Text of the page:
Truth for Exiles

Truth for Exiles

After the November election, I was bummed. I wasn’t alone. On one blog that I read, a fellow pastor wrote that he cried the night of the elections. For many, the elections showed that the country has turned to the political and philosophical left. Some, however, think the election was but a minor setback; the country has gone through worse. I hope they are right. Still, the future doesn’t seem to bode well. The new health care act requires employers to fund birth control, some forms of which are abortifacient. This is being challenged in the courts even I as write. There are fears in California, if not elsewhere, about any new anti-hate speech laws. We fear the day when the government will prohibit calling abortion or homosexuality sin.

Conservative talk radio helps little. While informative and sometimes encouraging, Limbaugh, Levin, and friends usually succeed in fostering fear, anger, and scoffing. Don’t get me wrong, I am glad that they are out there. They do a decent job in pinpointing the issues and giving some important perspectives and analysis usually on assumptions agreeable to the Christian world-view. But in the end they are not good comforters. Our comfort is not in the hope that these folks will teach the nation some new insight that will lead the nation to demand the removal of President Obama. Our comfort lies in the absolute sovereignty of our Triune God over the nations.

God’s sovereign will is the ultimate explanation of everything.1 That is to say that He has authority over and is present in and directly controls all of the natural world, all of human history, and every individual human life. His sovereignty extends to human decisions, to the sins of men and angels, and to all that is involved in faith and salvation. Here is a very brief outline indicating this truth.

The natural world: Psalm 135:5–7: “For I know that the Lord is great, and our Lord is above all gods. 6 Whatever the Lord pleases He does, in heaven and in earth, in the seas and in all deep places. He causes the vapors to ascend from the ends of the earth; He makes lightning for the rain; He brings the wind out of His treasuries.”
Human History: Acts 17:26, “And He has made from one blood every nation of men to dwell on all the face of the earth, and has determined their preappointed times and the boundaries of their dwellings¼.”
Individual Human Lives: Jeremiah 1:5, “Before I formed you in the womb I knew you; before you were born I sanctified you; I ordained you a prophet to the nations.”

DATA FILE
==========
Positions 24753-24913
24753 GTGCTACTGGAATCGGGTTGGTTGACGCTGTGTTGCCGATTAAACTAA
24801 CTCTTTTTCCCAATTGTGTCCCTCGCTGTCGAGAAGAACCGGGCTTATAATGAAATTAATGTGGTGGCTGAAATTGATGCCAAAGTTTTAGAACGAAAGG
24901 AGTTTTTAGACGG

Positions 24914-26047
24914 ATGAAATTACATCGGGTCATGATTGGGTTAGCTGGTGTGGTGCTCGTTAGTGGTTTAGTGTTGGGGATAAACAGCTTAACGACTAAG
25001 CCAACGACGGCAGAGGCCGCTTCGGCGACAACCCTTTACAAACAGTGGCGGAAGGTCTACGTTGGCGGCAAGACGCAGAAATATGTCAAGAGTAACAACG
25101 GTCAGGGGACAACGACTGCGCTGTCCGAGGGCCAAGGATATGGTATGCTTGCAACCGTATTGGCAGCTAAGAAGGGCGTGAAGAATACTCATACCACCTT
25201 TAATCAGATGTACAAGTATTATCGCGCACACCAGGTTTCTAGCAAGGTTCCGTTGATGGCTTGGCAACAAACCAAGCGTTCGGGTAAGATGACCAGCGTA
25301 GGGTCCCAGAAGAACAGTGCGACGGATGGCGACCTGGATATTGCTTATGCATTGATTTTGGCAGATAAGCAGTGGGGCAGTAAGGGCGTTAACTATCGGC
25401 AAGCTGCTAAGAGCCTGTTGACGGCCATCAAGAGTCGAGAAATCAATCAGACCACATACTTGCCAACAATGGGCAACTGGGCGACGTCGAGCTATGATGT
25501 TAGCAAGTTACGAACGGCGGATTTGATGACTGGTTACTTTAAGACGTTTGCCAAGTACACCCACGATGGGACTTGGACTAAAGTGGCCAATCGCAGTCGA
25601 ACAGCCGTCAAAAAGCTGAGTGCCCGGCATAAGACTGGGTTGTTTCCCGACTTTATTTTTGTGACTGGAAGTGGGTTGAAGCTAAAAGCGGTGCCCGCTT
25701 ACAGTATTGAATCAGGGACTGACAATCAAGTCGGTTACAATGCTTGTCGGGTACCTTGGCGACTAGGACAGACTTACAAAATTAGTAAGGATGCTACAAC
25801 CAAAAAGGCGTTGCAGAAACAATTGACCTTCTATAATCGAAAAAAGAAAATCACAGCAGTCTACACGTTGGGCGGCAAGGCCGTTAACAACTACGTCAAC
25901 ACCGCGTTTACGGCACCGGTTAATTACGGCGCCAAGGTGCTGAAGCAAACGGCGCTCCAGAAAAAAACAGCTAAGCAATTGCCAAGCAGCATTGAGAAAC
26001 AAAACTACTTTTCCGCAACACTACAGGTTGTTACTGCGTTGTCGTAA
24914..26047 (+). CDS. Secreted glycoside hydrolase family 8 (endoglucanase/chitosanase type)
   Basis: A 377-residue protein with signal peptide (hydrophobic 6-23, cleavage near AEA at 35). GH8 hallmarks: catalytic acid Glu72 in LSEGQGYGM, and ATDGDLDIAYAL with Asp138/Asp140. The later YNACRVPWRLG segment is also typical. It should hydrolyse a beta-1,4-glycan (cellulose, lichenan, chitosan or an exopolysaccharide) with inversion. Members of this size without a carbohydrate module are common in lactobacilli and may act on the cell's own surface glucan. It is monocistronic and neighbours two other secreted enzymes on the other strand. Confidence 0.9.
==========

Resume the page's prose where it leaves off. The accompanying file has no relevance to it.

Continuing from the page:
Human Decisions: Proverbs 16:9, “A man’s heart plans his way, but the LORD directs his steps.”
Sins: Psalm 105:24–25, “He increased His people greatly, and made them stronger than their enemies. 25 He turned their heart to hate His people, to deal craftily with His servants.”2
Faith and Salvation: 2 Timothy 1:9, “[God] has saved us and called us with a holy calling, not according to our works, but according to His own purpose and grace which was given to us in Christ Jesus before time began.”

In short, God works all things according to the counsel of His will (Eph. 1:11). God’s will is the explanation for everything.

He is sovereign over the nations and the placement of His people among them. Daniel was written to a people in exile. Its purpose is to comfort us by depicting God’s sovereign power and purposes and to provide us with examples of how we are to conduct ourselves while among the Babylonians.

Daniel chapter 4 presents a testimony to the sovereignty of God by none other than Nebuchadnezzar, king of the Babylonian empire. It is a proclamation of praise to Israel’s God. This would be expected coming from an Israelite king, but this proclamation comes from the chief enemy of Israel.

I would encourage you to read the account for yourself. Here is a summary. Nebuchadnezzar recounts that he had a dream which he did not understand, nor did any of his Babylonian wise men. Finally, Daniel came before him. Nebuchadnezzar told Daniel the dream. In the dream, the king saw an immense tree that went up into the heavens. It was lovely and fruitful; the beasts of the field lived under its shade; and the birds nested in it branches. But then a “watcher” came down from heaven and called for the tree to be chopped down, its branch to be cut off, and for all the beasts and birds to be scattered. But the stump of the tree was to remain there among the grass for seven periods, grazing with the beasts of the field.